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    ABSTRACT: We compare the luminosity functions for red galaxies lying on the restframe (U-V) color-magnitude sequence in a homogeneous sample of ten X-ray luminous clusters from the MACS survey at z~0.5 to a similarly selected X-ray cluster sample at z~0.1. We exploit deep Hubble Space Telescope ACS imaging in the F555W and F814W passbands of the central 1.2Mpc diameter regions of the distant clusters to measure precise colors for the galaxies in these regions and statistically correct for contamination by field galaxies using observations of blank fields. We apply an identical analysis to ground-based photometry of the z~0.1 sample. This comparison demonstrates that the number of faint, Mv~ -19, red galaxies relative to the bright population seen in the central regions of massive clusters has roughly doubled over the 4 Gyrs between z~0.5 and z~0.1. We quantify this difference by measuring the dwarf to giant ratio on the red sequence which increases by a factor of at least 2.2+/- 0.4 since z~0.5. This is consistent with the idea that many faint, blue star-forming galaxies in high density environments are transforming onto the red sequence in the last half of the Hubble time.
    The Astrophysical Journal 04/2007; 661(1). DOI:10.1086/514329 · 5.99 Impact Factor
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    ABSTRACT: Using K- band imaging for 15 of the Canadian Network for Observational Cosmology ( CNOC1) clusters we examine the near- infrared properties of moderate- redshift ( 0.19 < z < 0.55) galaxy clusters. We find that the number of K- band selected cluster galaxies within R-500 ( the halo occupation number, HON) is well correlated with the cluster dynamical mass ( M-500) and X- ray temperature ( T-X); however, the intrinsic scatter in these scaling relations is 37% and 46%, respectively. Comparison with clusters in the local universe shows that the HON-M-500 relation does not evolve significantly between z = 0 and z similar to 0.3. This suggests that if dark matter halos are disrupted or undergo significant tidal stripping in high-density regions as seen in numerical simulations, the stellar mass within the halos is tightly bound, and not removed during the process. The total K- band cluster light ( L-200,L-K) and K-band-selected richness ( parameterized by B-gc,B- K) are also correlated with both the cluster T-X and M-200. The total ( intrinsic) scatter in the L-200,L-K-M-200 and B-gc,B-K- M-200 relations are 43% (31%) and 35% (18%), respectively, and indicates that for massive clusters both L-200,L-K and B-gc,B-K can predict M-200 with accuracy similar to that of T-X, L-X, or optical richness ( B-gc). Examination of the mass-to-light ratios of the clusters shows that similarly to local clusters, the K- band mass-to-light ratio is an increasing function of halo mass. Using the K-band mass-to-light ratios of the clusters, we apply the Oort technique and find Omega(m,0) = 0.22 +/- 0.02, which agrees well with recent combined concordance cosmology parameters, but, similarly to previous cluster studies, is on the low- density end of preferred values.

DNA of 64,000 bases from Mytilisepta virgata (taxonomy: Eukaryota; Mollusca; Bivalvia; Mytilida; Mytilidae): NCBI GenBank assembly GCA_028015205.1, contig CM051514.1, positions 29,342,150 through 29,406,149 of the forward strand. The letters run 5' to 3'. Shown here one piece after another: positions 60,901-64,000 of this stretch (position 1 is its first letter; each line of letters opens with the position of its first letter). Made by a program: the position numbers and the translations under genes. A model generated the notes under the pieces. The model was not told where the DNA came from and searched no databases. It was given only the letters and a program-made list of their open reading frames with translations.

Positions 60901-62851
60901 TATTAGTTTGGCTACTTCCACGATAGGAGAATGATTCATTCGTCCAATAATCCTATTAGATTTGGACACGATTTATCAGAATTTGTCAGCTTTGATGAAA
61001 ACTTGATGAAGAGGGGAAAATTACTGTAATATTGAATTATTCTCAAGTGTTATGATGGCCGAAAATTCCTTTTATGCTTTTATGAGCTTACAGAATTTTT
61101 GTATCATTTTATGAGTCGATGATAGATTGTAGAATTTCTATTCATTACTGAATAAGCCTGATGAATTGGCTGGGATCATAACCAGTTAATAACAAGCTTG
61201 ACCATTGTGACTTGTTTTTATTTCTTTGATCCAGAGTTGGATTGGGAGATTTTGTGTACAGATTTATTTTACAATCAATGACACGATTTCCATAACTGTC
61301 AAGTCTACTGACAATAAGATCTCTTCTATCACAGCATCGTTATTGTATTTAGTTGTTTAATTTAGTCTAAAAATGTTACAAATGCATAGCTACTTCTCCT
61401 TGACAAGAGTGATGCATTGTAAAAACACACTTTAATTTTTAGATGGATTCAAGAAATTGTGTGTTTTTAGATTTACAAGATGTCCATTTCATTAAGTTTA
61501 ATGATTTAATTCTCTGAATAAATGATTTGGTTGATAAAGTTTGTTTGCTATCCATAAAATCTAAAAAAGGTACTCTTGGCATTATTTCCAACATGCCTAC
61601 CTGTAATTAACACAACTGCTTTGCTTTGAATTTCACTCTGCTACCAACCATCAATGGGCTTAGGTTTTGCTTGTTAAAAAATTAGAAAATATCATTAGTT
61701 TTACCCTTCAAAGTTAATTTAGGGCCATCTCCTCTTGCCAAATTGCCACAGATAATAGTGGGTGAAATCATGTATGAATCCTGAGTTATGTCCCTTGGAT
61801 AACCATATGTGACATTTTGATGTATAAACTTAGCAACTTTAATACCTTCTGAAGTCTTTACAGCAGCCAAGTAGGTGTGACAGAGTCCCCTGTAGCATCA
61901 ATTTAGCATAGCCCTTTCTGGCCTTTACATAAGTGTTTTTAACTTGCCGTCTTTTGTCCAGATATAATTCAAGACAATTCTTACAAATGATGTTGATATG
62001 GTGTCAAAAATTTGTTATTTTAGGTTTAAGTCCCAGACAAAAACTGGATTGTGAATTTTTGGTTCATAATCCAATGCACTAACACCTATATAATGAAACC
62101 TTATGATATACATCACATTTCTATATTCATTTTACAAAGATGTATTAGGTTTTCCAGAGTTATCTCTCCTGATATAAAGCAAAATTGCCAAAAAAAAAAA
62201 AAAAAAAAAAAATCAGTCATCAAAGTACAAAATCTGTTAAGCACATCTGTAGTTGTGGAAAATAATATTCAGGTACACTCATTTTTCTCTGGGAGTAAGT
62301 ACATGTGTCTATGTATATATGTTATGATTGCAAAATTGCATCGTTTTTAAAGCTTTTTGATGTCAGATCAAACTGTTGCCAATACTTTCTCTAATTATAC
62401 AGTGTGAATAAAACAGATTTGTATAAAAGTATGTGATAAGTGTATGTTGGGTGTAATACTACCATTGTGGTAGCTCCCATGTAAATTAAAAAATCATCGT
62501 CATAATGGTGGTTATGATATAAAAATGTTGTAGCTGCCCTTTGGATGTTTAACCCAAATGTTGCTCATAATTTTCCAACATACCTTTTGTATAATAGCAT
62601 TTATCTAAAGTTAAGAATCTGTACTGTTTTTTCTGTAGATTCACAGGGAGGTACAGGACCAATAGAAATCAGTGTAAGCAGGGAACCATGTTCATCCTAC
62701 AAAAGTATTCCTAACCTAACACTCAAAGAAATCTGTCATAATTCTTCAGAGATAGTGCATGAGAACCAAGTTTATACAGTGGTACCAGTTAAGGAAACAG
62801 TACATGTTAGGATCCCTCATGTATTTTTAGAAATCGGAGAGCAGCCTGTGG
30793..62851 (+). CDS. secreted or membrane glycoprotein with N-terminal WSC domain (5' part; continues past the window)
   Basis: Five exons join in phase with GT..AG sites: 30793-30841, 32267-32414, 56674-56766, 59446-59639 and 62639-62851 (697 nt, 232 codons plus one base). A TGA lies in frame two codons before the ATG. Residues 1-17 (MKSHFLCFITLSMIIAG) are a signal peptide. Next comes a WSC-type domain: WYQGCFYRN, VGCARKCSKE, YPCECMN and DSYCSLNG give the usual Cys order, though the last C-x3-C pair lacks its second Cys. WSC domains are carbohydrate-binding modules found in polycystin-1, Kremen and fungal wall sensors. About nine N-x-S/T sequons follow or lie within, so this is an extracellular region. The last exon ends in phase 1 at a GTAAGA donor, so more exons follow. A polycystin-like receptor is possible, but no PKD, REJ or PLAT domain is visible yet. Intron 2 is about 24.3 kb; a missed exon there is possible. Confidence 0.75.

The Astrophysical Journal 07/2007; 663(1):150-163. DOI:10.1086/518229 · 5.99 Impact Factor